– sehe
    Commented Sep 20, 2018 at 13:28
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    @sehe If you are worried, why don't you use recv? The reason why recv and send where introduced in the first place was the fact that not all datagram concepts could be mapped to the world of streams. read and write treat everything as a stream of data, whether it is a pipe, a file, a device (e.g. a serial port) or a socket. Yet a socket is only a real stream if it uses TCP. If it uses UDP it's more like a block device. But if both sides use it like a stream, it will work like a stream and you cannot even send an empty UDP packet using write calls, so this situation won't arise.
    – Mecki
    Commented Sep 20, 2018 at 15:31
105

Per the first hit on Google

read() is equivalent to recv() with a flags parameter of 0. Other values for the flags parameter change the behaviour of recv(). Similarly, write() is equivalent to send() with flags == 0.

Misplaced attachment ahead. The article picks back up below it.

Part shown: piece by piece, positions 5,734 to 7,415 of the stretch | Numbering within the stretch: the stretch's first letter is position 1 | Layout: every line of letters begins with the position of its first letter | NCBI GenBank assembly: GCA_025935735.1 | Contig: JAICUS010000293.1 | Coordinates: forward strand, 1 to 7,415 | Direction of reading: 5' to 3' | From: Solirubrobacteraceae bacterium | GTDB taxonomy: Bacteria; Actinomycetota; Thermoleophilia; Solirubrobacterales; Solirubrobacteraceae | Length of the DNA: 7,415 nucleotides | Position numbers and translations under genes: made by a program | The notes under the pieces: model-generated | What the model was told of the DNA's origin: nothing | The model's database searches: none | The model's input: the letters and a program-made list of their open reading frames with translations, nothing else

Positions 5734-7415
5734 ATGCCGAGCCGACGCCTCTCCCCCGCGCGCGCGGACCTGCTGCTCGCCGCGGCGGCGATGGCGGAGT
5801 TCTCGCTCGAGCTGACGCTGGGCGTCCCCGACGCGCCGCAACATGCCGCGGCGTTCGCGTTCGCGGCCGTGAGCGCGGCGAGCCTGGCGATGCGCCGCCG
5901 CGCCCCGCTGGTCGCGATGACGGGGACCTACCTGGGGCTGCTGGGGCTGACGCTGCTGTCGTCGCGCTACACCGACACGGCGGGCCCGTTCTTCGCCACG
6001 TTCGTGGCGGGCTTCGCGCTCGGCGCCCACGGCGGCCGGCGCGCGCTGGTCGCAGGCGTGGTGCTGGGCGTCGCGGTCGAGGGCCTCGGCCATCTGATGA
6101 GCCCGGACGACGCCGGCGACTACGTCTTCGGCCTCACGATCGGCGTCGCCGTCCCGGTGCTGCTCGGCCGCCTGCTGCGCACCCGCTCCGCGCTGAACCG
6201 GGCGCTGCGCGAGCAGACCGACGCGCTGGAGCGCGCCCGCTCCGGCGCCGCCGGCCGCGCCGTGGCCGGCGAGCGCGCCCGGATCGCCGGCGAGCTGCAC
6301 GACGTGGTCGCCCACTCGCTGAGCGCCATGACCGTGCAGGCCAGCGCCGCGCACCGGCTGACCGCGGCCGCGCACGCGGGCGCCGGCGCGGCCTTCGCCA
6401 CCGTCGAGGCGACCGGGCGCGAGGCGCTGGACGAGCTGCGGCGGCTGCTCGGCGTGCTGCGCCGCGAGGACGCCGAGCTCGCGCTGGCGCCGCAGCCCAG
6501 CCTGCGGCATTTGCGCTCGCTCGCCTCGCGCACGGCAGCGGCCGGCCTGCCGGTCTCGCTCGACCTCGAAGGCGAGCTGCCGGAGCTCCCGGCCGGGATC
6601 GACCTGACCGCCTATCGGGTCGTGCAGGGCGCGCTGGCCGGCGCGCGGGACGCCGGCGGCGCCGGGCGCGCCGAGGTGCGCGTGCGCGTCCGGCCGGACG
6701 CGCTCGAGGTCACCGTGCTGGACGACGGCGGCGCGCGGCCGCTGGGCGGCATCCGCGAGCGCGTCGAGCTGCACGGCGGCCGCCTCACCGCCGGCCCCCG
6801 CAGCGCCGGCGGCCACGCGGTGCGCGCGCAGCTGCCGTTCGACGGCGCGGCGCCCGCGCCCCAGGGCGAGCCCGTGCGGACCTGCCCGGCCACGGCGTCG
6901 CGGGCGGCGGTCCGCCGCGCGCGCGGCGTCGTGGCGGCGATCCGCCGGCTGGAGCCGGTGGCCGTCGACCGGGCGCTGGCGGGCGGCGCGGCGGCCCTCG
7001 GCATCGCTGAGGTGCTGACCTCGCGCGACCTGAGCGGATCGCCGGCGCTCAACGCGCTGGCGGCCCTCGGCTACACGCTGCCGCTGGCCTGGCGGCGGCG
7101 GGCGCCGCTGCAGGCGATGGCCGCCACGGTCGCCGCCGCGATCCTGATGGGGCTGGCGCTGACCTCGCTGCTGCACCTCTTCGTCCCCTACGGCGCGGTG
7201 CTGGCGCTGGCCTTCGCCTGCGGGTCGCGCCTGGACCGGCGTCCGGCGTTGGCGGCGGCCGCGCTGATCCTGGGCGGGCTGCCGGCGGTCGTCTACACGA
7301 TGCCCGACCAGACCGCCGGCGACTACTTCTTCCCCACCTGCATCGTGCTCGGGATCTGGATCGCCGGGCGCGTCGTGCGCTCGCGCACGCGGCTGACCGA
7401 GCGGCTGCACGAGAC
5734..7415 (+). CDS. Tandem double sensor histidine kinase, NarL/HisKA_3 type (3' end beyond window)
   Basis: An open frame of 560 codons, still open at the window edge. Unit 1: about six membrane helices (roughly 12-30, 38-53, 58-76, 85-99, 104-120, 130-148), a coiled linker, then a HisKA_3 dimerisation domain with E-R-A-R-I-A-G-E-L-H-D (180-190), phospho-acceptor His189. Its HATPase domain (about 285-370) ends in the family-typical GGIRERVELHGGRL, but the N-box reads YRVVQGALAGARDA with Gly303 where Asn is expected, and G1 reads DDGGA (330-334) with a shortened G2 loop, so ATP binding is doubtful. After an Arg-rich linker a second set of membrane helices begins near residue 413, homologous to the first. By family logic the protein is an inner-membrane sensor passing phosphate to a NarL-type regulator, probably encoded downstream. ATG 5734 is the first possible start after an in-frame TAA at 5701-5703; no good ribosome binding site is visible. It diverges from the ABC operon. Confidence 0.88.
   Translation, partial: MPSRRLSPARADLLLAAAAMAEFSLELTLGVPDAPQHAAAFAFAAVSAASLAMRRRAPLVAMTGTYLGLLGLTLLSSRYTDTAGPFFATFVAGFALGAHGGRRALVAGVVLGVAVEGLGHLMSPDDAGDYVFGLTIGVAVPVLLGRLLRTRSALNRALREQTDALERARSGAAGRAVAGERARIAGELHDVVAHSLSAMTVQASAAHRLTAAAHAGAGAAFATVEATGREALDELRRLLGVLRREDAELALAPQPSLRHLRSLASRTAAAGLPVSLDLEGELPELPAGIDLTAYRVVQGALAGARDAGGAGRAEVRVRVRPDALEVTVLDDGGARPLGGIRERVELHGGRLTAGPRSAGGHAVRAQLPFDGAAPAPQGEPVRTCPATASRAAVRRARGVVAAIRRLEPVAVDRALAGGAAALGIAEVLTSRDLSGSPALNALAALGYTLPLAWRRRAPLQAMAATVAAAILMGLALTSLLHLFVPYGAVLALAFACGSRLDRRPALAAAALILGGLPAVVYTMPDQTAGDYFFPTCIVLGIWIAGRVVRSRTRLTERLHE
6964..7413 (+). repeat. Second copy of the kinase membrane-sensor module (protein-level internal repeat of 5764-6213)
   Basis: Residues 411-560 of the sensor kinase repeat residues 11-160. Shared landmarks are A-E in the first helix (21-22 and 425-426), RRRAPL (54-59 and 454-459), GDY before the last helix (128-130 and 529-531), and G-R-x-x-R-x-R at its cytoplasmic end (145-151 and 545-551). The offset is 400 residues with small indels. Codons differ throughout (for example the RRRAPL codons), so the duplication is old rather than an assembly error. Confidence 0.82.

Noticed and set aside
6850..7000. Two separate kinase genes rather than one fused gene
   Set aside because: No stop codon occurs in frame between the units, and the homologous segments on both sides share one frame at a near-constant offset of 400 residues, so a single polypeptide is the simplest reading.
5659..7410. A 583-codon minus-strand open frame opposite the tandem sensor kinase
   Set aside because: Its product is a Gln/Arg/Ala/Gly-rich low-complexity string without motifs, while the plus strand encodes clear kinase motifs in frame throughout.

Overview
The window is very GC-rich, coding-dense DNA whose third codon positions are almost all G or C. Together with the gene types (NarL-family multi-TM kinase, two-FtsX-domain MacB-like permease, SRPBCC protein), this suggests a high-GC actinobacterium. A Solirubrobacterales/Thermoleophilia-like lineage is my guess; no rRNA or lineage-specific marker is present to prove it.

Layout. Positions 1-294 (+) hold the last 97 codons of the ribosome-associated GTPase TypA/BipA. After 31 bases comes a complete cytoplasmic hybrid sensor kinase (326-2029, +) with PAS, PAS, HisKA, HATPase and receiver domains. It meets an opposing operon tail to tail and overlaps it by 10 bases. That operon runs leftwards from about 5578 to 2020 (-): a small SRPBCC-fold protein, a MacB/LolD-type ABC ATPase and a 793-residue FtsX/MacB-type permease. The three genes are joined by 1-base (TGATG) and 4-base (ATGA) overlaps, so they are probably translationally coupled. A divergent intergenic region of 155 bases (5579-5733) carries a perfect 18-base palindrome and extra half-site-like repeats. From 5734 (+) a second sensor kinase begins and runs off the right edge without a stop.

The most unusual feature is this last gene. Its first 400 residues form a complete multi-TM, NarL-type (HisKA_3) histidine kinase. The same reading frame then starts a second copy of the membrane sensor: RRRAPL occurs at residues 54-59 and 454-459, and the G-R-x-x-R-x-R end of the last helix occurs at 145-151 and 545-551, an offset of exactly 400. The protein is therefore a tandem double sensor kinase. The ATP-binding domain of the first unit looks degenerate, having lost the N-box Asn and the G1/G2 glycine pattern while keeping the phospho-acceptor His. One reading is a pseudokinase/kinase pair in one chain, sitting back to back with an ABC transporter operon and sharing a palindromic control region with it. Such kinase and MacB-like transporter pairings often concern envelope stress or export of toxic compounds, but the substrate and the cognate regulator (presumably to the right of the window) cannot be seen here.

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    This isn't the whole story. recv can only be used on a socket, and will produce an error if you try to use it on, say, STDIN_FILENO.
    – Joey Adams
    Commented Jul 31, 2011 at 5:29
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    This thread is now the first hit on Google, Google loves stackoverflow
    – Eloff
    Commented Jan 8, 2013 at 21:14
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    @JoeyAdams: On most systems, recv will work just fine on a non-socket (such as STDIN_FILENO). There are only a few systems on which it will fail (such as windows).
    – Chris Dodd
    Commented May 4, 2023 at 0:06
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read() and write() are more generic, they work with any file descriptor. However, they won't work on Windows.

You can pass additional options to send() and recv(), so you may have to used them in some cases.

8

I just noticed recently that when I used write() on a socket in Windows, it almost works (the FD passed to write() isn't the same as the one passed to send(); I used _open_osfhandle() to get the FD to pass to write()). However, it didn't work when I tried to send binary data that included character 10. write() somewhere inserted character 13 before this. Changing it to send() with a flags parameter of 0 fixed that problem. read() could have the reverse problem if 13-10 are consecutive in the binary data, but I haven't tested it. But that appears to be another possible difference between send() and write().